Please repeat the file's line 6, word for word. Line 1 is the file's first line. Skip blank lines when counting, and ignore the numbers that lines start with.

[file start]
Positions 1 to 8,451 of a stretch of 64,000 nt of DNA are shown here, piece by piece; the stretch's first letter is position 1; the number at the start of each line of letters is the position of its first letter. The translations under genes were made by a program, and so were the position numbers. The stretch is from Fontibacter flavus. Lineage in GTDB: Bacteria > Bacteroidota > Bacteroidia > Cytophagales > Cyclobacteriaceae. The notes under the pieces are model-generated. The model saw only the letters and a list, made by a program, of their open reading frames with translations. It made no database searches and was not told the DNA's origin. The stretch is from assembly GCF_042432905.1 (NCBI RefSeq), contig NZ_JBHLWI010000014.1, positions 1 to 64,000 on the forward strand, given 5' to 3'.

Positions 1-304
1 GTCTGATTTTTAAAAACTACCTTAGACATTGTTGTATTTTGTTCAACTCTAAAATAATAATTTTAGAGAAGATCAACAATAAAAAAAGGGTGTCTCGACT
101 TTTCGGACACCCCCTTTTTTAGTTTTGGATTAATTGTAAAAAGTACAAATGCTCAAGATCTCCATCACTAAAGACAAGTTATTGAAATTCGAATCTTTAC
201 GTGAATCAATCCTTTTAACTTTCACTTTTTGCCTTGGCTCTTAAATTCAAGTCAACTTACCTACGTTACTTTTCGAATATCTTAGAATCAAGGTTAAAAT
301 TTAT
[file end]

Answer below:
301 TTAT